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Validation of critical limit for cooling rate with regard to spores


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#1 Foosa

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Posted 05 October 2017 - 08:09 AM

Good Morning,

I'm working in a 'traditional' family business comprising of a bakery and a butchery. During our last audit from the FSA the auditor has asked us 'to review the cooling rate and to ensure that the establishment of the critical limits for that CCP is documented. The risk of growth of sporulated bacteria should be specifically identified and controlled at that step. The FBA can justify the critical limits by either using recognised practices backed by scientific papers or by establishing them based in recognised methods such as modelling. Microbiological testing of the product ist unlikely to be able to justify, on its own, the chosen critical limits.'

Products concerned are cooked meat fillings for pasties (cooling down to <5Degree C in a maximum of 6 hrs) and cooked meats (e.g. beef, ham, chines, roast pork - LARGE joints), that are supposed to be cooled down within 14 hours to less than 5 Degree C. 

My problem is that there is obviously guidance for how quick you're supposed to chill your products, but it usually doesn't refer to sporulated bacteria (I very much assume this is Clostridium mainly at this stage) in particular. I'm not familiar with modelling, but had a look and found my hands tied as we don't have pH values available (and company is not really willing to pay much money for additional testing). In some respect I would espect that there should be some pH ranges for those product groups, so I could assume best/worst case scenario?

I had asked another auditor from the FSA and also our lab for advice, but none were able to advice in particular how I could make 'my case'.

Now, as I have looked up on various topics in this forum in the past (and often found helpful information) I wondered whether there's anybody about who's able to give some further advice? I googled what I could to find scientific papers, but wasn't entirely happy with my findings...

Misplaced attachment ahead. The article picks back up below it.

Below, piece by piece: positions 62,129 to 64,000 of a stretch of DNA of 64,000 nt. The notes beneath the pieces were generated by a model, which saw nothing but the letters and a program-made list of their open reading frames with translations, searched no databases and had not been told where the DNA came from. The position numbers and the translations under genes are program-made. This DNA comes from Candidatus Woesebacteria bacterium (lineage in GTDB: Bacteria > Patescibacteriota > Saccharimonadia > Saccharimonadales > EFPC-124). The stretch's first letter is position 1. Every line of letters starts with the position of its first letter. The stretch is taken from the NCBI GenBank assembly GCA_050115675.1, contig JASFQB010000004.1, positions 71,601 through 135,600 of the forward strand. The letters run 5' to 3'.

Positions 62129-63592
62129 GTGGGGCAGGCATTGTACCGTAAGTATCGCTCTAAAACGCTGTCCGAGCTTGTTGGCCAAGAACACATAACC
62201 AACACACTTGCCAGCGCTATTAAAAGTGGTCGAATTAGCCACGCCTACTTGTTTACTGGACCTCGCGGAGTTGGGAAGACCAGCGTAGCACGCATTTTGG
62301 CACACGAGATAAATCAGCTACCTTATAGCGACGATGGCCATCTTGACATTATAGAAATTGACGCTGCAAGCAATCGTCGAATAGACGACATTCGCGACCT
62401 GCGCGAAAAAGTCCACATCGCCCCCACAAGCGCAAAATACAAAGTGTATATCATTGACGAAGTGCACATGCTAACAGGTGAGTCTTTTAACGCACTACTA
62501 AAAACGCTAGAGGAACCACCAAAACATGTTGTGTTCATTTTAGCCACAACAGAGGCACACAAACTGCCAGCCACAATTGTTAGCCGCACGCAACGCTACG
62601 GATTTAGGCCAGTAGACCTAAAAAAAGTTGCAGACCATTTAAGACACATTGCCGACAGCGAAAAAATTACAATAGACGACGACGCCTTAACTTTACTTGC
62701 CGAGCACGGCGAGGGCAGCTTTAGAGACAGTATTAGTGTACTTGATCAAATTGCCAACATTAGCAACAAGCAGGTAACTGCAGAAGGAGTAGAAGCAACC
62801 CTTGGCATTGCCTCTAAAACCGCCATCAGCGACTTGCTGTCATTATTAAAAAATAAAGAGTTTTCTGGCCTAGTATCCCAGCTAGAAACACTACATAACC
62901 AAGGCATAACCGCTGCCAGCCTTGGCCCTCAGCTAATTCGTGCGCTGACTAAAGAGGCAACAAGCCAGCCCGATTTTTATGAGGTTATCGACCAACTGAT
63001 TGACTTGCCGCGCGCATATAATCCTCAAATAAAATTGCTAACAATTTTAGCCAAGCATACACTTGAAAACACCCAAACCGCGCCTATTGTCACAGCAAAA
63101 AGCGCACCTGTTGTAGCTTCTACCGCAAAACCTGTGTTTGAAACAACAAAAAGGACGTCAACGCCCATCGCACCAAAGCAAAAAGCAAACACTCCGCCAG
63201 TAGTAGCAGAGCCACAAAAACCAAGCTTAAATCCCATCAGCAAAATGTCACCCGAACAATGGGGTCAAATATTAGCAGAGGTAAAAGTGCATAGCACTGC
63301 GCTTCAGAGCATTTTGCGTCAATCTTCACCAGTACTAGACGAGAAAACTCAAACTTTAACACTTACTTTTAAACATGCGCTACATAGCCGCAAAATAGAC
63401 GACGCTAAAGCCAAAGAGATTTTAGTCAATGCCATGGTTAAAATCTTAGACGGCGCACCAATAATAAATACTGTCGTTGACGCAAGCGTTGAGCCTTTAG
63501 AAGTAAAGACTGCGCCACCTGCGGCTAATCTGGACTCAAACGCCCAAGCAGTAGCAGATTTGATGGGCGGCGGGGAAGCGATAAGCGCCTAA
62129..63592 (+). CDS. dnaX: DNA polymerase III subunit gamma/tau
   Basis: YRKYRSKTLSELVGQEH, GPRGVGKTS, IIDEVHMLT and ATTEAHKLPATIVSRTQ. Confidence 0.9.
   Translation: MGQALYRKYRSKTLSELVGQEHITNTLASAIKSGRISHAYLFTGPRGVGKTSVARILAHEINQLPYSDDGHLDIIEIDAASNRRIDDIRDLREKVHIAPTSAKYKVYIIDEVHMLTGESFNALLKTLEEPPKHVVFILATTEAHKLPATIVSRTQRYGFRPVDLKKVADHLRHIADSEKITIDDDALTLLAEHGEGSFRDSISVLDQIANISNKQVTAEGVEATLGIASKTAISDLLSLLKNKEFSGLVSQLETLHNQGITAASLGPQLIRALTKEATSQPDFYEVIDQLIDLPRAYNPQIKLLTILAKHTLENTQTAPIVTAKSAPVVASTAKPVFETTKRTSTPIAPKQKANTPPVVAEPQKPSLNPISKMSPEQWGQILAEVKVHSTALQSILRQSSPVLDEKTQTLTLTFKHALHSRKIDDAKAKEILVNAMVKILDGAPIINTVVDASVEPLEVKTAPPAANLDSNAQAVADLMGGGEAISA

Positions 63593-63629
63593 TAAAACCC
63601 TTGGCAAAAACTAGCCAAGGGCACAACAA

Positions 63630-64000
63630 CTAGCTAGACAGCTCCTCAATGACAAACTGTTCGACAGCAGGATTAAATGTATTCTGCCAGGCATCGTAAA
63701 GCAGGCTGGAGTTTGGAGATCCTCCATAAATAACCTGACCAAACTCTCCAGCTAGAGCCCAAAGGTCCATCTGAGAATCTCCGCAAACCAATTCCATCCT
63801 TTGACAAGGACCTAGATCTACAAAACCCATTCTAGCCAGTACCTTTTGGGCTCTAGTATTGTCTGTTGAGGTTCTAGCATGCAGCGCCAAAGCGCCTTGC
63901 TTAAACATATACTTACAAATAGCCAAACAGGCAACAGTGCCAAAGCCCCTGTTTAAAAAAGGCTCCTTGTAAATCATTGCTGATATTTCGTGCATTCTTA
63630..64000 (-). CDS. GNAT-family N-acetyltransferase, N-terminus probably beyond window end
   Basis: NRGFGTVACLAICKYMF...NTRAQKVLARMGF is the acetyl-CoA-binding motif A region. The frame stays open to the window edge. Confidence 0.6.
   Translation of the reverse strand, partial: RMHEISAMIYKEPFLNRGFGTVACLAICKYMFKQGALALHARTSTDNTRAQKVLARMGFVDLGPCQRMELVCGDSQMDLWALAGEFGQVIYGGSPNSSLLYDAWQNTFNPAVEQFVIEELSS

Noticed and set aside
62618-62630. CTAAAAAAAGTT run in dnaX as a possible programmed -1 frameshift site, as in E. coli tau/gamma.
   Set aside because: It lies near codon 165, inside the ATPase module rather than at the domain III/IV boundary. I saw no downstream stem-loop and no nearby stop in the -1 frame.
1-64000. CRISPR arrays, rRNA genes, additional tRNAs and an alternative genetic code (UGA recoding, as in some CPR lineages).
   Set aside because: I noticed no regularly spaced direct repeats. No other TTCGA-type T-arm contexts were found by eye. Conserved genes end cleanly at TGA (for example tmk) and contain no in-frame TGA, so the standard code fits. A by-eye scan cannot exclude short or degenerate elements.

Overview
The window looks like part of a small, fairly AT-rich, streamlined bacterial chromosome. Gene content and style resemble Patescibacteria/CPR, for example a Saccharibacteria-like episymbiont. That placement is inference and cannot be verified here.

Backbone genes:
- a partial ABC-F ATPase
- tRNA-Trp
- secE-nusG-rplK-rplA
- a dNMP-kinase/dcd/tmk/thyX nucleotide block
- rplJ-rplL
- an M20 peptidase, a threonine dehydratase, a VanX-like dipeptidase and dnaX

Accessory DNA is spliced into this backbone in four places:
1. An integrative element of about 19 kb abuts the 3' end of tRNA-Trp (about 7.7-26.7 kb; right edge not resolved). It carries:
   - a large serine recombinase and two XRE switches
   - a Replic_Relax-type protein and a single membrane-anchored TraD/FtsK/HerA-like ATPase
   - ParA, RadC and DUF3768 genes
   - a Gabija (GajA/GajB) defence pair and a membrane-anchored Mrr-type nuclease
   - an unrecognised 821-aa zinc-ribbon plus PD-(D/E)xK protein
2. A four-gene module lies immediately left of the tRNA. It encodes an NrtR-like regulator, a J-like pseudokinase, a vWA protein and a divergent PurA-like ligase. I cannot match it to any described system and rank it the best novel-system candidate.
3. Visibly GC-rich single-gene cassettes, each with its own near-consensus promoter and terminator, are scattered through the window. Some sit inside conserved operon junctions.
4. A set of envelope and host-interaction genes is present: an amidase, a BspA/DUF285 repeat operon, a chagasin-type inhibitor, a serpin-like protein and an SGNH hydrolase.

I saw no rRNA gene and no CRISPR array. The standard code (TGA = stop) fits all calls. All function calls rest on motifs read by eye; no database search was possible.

Looking forward to any feedback! ;-)

 

Many thanks in advance!


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#2 Charles.C

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Posted 05 October 2017 - 09:12 AM

Hi Foosa,

 

For meat, the historical background is (US-oriented) probably as per this extract -

 

Public Health Regulatory Context

 

The bacterium C. perfringens grows well on meat and poultry products in the absence of oxygen,

and grows best at relatively high temperatures.  Since C. perfringens is ubiquitous in the

environment, sources of raw meat2  are occasionally contaminated with this organism, either in

the form of vegetative cells or as spores. Vegetative cells are destroyed during heating in the

production of RTE foods, though may survive the incomplete cooking used to prepare partially

cooked foods.  Spores, on the other hand, are not destroyed by heat and other processes applied

to RTE foods.  Rather, heat can activate spores to germinate and develop into vegetative cells

capable of growth during the stabilization processes of RTE food manufacture.

Consuming foods contaminated with high levels of certain strains of C. perfringens vegetative

cells (those known as type A, that produce the C. perfringens enterotoxin, CPE) may lead to

diarrheal illness.  Illness is generally mild, and typically self-limiting, lasting one or two days. 

Symptoms include diarrhea, nausea, and some abdominal pain.  No known foodborne illnesses

have been caused by the ingestion of C. perfringens spores; rather, it is necessary to consume the

vegetative cells for illness to occur.

 

As the public health regulatory agency responsible for ensuring the safety and wholesomeness of

meat, poultry, and egg products in the United States, FSIS has taken steps to address C.

perfringens in Agency regulated products.  On January 6, 1999, FSIS published a final rule in the

Federal Register (FSIS Docket No. 95-033F; 64 FR 732) establishing performance standards for

C. perfringens in cooked beef, roast beef, and cooked corned beef products; fully and partially

cooked meat patties; and certain fully and partially cooked poultry products, in an effort to

address the public health risk posed by C. perfringens.  The production requirements for these